A 13-year-old female patient reported in the out-patient department of Pediatric and Preventive Dentistry with the chief complaint of pain in the lower left back region of jaw since a week on food lodgment. The onset of pain was provoked with no history of nocturnal pain and swelling. On clinical examination, tooth 36 was reported with occlusal caries with no pain on percussion, absence of dentoalveolar abscess and normal mobility (Figure 1). On radiographic examination, a deep carious lesion involving enamel, dentin and approaching pulp was identified with respect to 36 (Figure 2). The treatment was carried out under lignocaine (2%) followed by rubber dam application. Partial caries excavation was done using airotor handpiece. Caries was completely removed from the peripheral walls (figure 3). A cotton pellet dipped in sodium hypochlorite solution was placed on the floor of the cavity for 5 minutes (Figure 4). After 5 minutes the cotton pellet was removed, and the soft carious lesion was excavated leaving behind the hard dentin (Figure 5). Biodentine was placed on the floor of the cavity followed by permanent restoration with Resin Modified Glass Ionomer Cement (RMGIC) (Figures 6- 8). The patient was recalled after 3 weeks. The patient came after two and a half months for follow up with no complaints with respect to 36. Stainless steel crown was cemented with respect to 36 (Figures 9-11). Patient is on follow up.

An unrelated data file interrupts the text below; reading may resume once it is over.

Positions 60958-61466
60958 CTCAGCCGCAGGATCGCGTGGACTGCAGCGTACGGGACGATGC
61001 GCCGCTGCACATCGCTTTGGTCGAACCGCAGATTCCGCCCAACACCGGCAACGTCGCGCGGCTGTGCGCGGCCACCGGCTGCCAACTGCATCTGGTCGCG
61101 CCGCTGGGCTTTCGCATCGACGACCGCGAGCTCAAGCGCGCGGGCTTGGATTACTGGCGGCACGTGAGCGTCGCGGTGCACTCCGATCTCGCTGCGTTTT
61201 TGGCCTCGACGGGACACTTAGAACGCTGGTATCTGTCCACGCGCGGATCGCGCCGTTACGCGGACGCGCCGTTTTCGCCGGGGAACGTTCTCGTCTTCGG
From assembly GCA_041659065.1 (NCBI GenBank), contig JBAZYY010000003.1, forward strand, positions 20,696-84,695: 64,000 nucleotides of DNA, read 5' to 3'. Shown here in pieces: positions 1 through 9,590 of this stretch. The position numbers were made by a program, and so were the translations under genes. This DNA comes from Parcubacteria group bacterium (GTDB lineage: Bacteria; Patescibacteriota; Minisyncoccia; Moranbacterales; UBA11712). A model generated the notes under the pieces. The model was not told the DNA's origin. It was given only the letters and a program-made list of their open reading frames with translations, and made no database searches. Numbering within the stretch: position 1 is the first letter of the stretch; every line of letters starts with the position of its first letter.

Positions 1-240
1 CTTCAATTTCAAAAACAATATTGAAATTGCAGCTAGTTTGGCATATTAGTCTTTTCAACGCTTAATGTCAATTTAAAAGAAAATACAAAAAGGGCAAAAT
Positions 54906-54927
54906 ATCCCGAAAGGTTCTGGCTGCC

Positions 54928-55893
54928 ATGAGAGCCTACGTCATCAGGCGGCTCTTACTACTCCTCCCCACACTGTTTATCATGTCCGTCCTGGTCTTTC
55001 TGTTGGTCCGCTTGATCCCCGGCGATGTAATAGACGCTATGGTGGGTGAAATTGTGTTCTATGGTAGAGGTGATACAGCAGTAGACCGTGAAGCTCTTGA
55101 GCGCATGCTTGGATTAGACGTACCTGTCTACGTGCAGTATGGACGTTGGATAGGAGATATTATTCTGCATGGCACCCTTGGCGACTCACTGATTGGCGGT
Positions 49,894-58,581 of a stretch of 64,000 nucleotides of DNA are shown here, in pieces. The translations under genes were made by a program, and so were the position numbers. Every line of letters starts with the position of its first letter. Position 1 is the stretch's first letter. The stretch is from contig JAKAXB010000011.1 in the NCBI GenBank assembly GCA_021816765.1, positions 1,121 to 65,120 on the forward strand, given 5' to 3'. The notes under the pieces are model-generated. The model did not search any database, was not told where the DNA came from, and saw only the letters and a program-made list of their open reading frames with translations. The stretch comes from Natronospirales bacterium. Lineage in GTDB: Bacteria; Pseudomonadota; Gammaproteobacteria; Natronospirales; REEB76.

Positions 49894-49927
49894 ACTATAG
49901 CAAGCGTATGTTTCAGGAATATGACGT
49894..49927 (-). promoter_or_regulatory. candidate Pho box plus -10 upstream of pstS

Figure 1


Figure 2


Figure 3


Figure 4


Figure 5


Figure 6


Figure 7